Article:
Firms to face extra competition to retain workers amid supply chain shifts from China

Fri 2 Feb 2024
Posted by: Danielle Keen
Trade News
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At a UK ASEAN Business Council (UKABC) webinar this week (30 January) featuring insights from consultancy PwC and global recruiter Micheal Page, speakers highlighted that businesses will face “a race” to secure workers amid supply chain shifts away from China.

Rather than reshoring, a broader attempt to “rebalance” supply chains worldwide has seen an influx of investment in new regions around the world, with firms required to work harder to retain workers in these areas, as a consequence of increased demand.

Reshoring reality

PwC's International Growth Practice global lead partner, David Wijeratne, said that in contrast to the rhetoric surrounding supply chain changes in Southeast Asia in the aftermath of the Covid-19 pandemic and escalating geopolitical tensions, there has been a gradual softening of language. We moved, he said, from talking about decoupling, which was “essentially building a wall around risk areas, or risk countries”, to now using “derisking” and finally “rebalancing”. 

Wijeratne characterised this rebalancing as identifying and mitigating potential threats, while looking at where the best opportunities lie, with the key question being: “What are the key value pools for tomorrow and how might you supply those?”

These should, he said, be the factors steering how businesses create new businesses models. Other trends noted by Wijeratne included the increase in multinationals shifting supply chains away from China and Central Asia, towards multiple locations opposed to a singular alternative, including diverse locations across Asia, Europe and the Americas.

Describing the number of companies discussing this as in “the tens of thousands”, he went on to say that this reflects a “rebalancing” or “regionalisation of the global supply chain”.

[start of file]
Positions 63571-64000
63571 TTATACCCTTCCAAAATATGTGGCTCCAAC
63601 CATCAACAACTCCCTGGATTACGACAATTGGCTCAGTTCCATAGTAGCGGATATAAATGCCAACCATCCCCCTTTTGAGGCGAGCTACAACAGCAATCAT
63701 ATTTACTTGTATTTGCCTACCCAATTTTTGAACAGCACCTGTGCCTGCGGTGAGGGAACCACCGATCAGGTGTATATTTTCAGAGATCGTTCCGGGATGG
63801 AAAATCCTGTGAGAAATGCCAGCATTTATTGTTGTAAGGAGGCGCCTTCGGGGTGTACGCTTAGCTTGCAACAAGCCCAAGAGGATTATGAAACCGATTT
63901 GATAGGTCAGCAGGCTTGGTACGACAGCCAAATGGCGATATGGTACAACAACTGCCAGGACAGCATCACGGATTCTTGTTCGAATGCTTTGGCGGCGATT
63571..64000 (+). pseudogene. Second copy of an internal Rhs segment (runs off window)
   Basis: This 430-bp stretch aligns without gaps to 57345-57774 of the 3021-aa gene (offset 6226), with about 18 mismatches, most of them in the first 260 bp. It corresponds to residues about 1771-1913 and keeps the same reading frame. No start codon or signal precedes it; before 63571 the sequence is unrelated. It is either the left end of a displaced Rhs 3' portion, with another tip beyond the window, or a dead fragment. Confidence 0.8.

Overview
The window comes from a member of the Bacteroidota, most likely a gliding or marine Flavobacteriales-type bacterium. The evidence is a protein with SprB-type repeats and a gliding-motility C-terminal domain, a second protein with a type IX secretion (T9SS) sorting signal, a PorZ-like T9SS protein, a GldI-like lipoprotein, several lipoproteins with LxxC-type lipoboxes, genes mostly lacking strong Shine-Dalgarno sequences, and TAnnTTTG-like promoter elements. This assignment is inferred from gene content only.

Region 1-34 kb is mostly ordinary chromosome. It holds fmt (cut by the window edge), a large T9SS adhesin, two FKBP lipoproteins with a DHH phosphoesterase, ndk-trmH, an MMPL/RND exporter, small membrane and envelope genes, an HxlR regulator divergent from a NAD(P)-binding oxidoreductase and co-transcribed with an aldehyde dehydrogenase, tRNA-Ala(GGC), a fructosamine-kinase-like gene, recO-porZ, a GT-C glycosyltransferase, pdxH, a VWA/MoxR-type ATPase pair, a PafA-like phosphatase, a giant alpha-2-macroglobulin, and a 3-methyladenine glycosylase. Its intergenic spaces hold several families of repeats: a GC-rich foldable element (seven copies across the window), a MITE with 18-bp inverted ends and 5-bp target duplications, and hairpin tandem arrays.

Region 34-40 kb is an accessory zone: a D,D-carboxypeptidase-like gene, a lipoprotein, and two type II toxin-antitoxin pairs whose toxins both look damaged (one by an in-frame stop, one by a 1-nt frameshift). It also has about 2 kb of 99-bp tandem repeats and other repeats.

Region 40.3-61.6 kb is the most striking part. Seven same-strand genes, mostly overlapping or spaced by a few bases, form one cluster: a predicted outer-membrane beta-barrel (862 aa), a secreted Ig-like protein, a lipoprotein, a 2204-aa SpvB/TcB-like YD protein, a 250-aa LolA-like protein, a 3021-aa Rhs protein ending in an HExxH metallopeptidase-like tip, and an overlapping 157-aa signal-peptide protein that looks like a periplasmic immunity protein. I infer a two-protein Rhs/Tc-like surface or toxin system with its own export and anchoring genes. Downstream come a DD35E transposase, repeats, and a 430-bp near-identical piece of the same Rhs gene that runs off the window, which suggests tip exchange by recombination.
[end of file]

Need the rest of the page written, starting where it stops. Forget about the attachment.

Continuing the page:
Race for workers

Wijeratne said this sudden shift towards regionalisation of the world’s supply chain has created a race for resource: “The sheer volume of clients that are looking to find new locations for manufacturing, identify new suppliers […] but also identify talent pools [means] there is a race on for each of these key components.”

He said this race was compounded by government action amid supply chain uncertainty, citing the US Inflation Reduction Act, the EU’s CHIPS Act and India’s Production-Linked Incentive Scheme as examples of countries trying to attract investment.

However, he warned firms against taking such incentives as “a golden ticket”. In the absence of skilled workers to carry out production at new plants “you’re basically in limbo”.

“Several companies around the world, as they begin to reorientate their business model, have got stuck at this point.

“They’ve identified where to go, they know there are suppliers and talent pools in these areas, they’ve acquired a very attractive incentive to relocate and set up operations in that part of the world, but what they haven’t done is ensure they can secure the suppliers and talent pools that exist within those regions.”

Worker rebalance

Paul Cooper, senior managing director at Michael Page, pointed to research from the firm indicating that workers from Asia-Pacific, which has experienced a significant influx of investment following the global supply chain “rebalancing”, are becoming more selective about their employers in response to the increased demand for their skills.

Post-pandemic Cooper described an “invisible revolution” characterised by changes that “[go] beyond the economy or specific job roles. It’s a lasting change in how employees see themselves in the workplace”.

He led with the “scary statistic” that 91% of employees in the APAC region are open to new opportunities and 59% are “active job seekers” and aim to be in a new role in the next six months.

Cooper emphasised the need to provide growth opportunities for new hires and suggested businesses commit to building skills among the younger generation, adding they should “commit to creating talent, as well as consuming talent”, through outreach to schools and universities.

Consider ‘everyday risks’

Responding to an attendee question, Wijeratne suggested how businesses could better approach risk, noting many focus on “prominent risks” covered extensively in the media, from geopolitical risks arising from increased tensions between the West and China or news from large multilateral organisations such as the IMF warning of impending financial shocks, at the expense of “everyday risks”.

And yet, he said, more attention should be focused on the commonplace operational risks, such as supply chain disruption and compliance risks around legal and conduct expectations.

Wijeratne highlighted two opposing approaches to managing risk, contrasting enterprise-wide risk management that emphasises the importance of understanding where risk lies across the entire business value chain and the more experimental ‘Black Swan” approach.

This involves choosing five risk categories and simulating a major risk event, such as the current crisis in Suez and the Red Sea, and determining how it would affect the business.